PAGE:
Aside from this, it is hard to find any major weaknesses with this episode, an episode that serves as a testament to what makes ThunderCats such a timeless classic within the action-adventure animated genre. If it has a weakness not yet referenced, perhaps it would be that Wizz-Ra’s voice, in an attempt to imbue it with a sense of majestic power and nobility, is slightly stilted and wooden, and thus lacking the emotive qualities necessary to make the audience truly care about the character rather than be more concerned about the fates of the characters surrounding him (in this case, the ThunderCats themselves). Nevertheless, this is a minor gripe and not something that has ever spoilt my own personal enjoyment of this episode.

With an engaging plot, fast-paced and visually exciting action sequences, a menacing Mumm-Ra, and by being as true to the core of the ThunderCats concept as any episode could be, “Dimension Doom” is arguably one of the very strongest episodes from ThunderCats‘ season 1.

Written by Chris (He-Fan)

 

 

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Notes of Interest button The appearance of the Sphinx at the scene of Mumm-Ra and Wizz-Ra’s original battle, as shown in flashback in this episode, would add credence to the theory that Third Earth is “our” Earth many years in the future.
Notes of Interest button In this episode, we learn the name of one of the four statues in Mumm-Ra’s tomb chamber – the vulture-like statue is known as the Vulture King.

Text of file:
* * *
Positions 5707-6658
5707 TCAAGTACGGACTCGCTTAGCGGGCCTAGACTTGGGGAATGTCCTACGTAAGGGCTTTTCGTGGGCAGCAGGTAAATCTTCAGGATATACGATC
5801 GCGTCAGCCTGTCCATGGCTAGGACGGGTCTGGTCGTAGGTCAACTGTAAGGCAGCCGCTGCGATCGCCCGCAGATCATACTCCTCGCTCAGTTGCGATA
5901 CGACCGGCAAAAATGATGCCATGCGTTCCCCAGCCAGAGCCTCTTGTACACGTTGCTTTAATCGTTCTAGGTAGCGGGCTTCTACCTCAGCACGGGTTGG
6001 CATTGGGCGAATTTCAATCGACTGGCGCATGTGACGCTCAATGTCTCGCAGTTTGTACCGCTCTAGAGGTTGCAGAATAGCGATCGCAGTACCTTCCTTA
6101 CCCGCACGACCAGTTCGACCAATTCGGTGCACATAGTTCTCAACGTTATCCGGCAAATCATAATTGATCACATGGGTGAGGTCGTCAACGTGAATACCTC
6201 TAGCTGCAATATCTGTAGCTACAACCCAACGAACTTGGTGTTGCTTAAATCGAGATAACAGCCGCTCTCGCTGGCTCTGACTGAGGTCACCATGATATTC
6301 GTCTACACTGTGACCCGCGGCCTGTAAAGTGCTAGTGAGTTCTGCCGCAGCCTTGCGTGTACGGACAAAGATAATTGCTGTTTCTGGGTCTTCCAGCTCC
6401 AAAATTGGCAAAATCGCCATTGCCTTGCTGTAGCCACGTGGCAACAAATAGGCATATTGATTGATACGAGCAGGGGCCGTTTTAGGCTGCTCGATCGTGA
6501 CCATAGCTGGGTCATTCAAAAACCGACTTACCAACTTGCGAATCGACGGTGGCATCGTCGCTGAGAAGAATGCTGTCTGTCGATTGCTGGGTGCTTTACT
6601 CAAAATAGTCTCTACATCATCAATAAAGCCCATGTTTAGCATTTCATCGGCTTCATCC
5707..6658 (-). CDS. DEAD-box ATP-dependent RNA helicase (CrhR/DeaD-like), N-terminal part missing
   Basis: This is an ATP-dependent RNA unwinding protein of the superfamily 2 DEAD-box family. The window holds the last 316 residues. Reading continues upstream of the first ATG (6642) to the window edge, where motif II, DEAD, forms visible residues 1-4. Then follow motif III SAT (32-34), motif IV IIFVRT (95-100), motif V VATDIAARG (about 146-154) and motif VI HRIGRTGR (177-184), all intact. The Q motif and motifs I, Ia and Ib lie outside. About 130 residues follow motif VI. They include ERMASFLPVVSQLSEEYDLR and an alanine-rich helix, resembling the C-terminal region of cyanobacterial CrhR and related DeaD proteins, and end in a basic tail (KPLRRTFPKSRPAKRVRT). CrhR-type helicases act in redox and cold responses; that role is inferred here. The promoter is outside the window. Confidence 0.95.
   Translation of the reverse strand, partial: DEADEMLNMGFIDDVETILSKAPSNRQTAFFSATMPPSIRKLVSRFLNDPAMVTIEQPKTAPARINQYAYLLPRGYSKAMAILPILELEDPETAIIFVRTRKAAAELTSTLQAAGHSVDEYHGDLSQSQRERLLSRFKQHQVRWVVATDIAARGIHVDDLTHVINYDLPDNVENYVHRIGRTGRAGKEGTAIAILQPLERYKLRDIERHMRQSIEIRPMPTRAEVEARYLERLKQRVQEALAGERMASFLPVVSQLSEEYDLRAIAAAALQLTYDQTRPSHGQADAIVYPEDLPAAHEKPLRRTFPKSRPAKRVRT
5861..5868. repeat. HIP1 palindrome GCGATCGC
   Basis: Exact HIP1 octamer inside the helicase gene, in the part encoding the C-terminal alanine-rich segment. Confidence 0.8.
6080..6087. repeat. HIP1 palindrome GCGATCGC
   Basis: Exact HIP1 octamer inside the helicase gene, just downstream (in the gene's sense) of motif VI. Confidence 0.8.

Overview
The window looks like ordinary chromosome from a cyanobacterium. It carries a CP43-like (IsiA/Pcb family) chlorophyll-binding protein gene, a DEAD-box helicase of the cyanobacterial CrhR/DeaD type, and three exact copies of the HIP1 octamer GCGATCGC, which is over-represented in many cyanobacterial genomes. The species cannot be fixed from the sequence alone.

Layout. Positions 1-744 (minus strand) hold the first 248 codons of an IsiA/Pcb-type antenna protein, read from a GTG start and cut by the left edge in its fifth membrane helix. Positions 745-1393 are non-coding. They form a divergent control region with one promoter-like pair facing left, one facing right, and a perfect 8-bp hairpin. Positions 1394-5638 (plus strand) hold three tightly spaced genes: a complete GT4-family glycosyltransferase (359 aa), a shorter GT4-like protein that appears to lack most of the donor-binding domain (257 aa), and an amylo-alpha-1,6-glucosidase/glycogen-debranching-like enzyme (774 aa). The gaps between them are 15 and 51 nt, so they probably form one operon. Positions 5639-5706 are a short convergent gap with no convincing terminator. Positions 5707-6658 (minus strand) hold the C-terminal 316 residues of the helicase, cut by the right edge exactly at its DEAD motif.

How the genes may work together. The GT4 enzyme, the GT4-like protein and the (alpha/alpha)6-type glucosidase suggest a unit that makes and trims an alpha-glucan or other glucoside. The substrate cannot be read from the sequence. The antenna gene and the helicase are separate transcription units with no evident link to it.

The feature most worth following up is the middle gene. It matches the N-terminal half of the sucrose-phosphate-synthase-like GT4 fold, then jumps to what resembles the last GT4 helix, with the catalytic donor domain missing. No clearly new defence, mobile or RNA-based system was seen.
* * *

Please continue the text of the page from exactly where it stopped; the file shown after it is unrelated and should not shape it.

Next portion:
Notes of Interest button When Wizz-Ra releases the ThunderCats from Mumm-Ra’s mind-controlling spell at the end of this episode, amongst their confused chatter Snarf’s voice can clearly be heard saying “I must have been asleep”, despite the fact that Snarf was not one of the ThunderCats that Mumm-Ra had enslaved!
Notes of Interest button This episode is unusual for Mumm-Ra in that during it he never transforms into his Ever-Living form! This would be a rare occurrence throughout the series, with Mumm-Ra’s transformation usually taking place whenever he would appear in an episode, although of course in the case of this episode it could be argued that he had no need to transform given the enhancement to his powers granted by Wizz-Ra’s enchanted helmet.